The first time I was introduced to the term “rape culture”, I thought it simply referred to the high number of rape attacks which take place across the world daily.
It was only when I attended a transformation workshop on the issue that I began to fully understand what it means to live and interact with this culture.
Rape culture is the belief that women are asking to be raped if they wear revealing clothes, walk alone at night or are intoxicated in public. It is ingrained in the questions which tend to follow a rape: “What was she wearing? Was she drunk?” The blame is shifted from the perpetrator to the victim.
Rape culture is also the belief that men have access to women’s bodies for their own sexual benefit – where women are seen as objects, not individuals. While this is usually associated with women and society’s perception of women, men and boys can be victims of rape too. Same-sex rape is an issue not examined closely enough.
Many people are also unaware that women can be raped by women and men by men.
Rape culture has been ingrained in society for decades – women have long been indoctrinated into believing that to be raped is just the “way things are”. I remember my mother telling me as a child to “sit properly” and “close my legs”, because the sight of a little girl’s underwear might provoke a man.
It is a scary thought that this perversion of young girls has become the norm in today’s society.
I also remember sitting in a Grade 7 Life Orientation lesson and the teacher telling us that wearing so-called revealing clothes – shirts which expose too much cleavage and skirts which show lots of leg – tend to make boys “think in a certain way”.
She insisted that it was merely because boys’ brains are “wired differently” to girls’ brains. This is the essence of the rape culture problem; we are indoctrinated to believe that men have a much higher sex drive than women, and as a result, can’t help themselves in seeking sex.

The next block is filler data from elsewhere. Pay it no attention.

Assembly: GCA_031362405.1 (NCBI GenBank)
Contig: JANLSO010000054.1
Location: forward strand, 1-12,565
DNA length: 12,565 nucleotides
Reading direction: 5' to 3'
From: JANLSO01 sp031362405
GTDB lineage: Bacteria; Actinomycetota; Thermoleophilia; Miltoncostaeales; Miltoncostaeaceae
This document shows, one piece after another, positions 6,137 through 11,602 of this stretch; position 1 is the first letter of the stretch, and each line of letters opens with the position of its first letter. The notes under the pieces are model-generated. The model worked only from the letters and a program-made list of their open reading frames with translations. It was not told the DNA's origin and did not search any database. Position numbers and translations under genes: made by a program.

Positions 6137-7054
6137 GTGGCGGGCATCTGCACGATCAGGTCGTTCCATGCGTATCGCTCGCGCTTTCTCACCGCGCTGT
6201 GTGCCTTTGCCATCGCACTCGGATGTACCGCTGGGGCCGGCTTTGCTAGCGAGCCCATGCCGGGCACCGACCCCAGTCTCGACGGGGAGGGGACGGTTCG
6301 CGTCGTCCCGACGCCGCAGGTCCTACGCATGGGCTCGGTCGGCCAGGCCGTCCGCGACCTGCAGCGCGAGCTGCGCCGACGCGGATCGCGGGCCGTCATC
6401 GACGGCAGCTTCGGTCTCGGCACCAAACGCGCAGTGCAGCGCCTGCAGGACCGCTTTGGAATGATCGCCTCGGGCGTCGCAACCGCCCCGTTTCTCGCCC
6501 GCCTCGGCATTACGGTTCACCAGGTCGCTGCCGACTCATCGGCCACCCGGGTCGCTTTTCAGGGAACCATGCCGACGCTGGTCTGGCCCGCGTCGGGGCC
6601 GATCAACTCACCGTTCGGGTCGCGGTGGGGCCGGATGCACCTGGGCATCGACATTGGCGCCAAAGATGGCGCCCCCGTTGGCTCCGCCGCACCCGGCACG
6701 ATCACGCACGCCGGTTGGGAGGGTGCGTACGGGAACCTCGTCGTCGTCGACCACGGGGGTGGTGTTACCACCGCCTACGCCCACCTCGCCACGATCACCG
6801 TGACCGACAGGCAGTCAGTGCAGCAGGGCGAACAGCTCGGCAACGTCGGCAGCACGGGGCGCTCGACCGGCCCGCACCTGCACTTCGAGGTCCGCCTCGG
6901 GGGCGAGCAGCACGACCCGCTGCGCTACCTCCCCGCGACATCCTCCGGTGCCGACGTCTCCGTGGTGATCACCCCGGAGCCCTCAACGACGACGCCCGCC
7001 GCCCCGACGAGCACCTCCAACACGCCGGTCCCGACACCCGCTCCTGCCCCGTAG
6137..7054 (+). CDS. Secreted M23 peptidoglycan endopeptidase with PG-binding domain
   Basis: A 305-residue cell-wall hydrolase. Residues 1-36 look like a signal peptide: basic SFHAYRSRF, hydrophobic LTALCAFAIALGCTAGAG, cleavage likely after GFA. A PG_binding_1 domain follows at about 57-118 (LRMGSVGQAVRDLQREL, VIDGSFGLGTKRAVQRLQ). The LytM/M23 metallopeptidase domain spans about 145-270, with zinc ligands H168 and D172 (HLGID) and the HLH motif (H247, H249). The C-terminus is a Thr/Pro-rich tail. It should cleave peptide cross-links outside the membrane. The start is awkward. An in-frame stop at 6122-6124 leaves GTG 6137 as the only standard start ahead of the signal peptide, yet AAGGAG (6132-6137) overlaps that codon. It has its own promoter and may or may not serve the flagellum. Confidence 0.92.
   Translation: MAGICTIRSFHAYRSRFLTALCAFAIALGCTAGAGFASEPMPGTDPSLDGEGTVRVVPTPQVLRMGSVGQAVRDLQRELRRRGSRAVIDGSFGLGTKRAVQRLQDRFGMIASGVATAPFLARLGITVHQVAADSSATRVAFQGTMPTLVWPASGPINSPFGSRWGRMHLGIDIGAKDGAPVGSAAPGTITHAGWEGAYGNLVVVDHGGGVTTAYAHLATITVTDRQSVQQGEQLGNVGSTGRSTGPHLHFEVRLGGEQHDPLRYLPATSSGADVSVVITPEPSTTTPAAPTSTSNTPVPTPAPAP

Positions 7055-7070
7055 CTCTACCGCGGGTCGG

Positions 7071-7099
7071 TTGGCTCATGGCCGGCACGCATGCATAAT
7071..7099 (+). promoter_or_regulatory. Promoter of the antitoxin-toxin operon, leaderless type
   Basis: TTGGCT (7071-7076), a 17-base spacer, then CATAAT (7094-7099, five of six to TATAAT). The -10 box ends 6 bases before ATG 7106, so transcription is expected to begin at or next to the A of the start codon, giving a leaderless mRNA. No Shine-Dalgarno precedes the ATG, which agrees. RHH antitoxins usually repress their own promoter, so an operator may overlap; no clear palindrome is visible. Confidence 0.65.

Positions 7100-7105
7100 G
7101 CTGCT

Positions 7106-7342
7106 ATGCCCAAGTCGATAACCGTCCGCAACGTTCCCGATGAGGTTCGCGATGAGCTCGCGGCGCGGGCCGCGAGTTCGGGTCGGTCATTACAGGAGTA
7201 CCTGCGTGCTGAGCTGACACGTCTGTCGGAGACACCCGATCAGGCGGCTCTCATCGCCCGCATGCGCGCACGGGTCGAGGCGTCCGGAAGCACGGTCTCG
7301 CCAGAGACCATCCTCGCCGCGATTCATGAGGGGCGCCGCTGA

Much publicity and attention is given to teaching women to protect themselves against rape instead of teaching men not to become perpetrators of it.
Nearly every article and talk regarding women’s safety gives similar advice: don’t walk alone, don’t walk at night, dress modestly, know that being drunk, particularly in public, is asking to be raped.
Why does my gender prevent me from being free to do these things?
The transformation workshop I attended comprised women only, and the question arose as to why such talks did not involve men. It is imperative that men and boys are educated about what rape culture is and to respect women’s bodies, so they do not become perpetrators of rape.
I do not blame my mother and Life Orientation teacher for teaching me these things; they too have been indoctrinated by the rape culture. They thought it best to educate us as young women about avoiding rape because that is what society led us to believe – that it is more important to make women aware of how to avoid being raped than to educate men to prevent rape altogether.
Post Courtesy: http://www.iol.co.za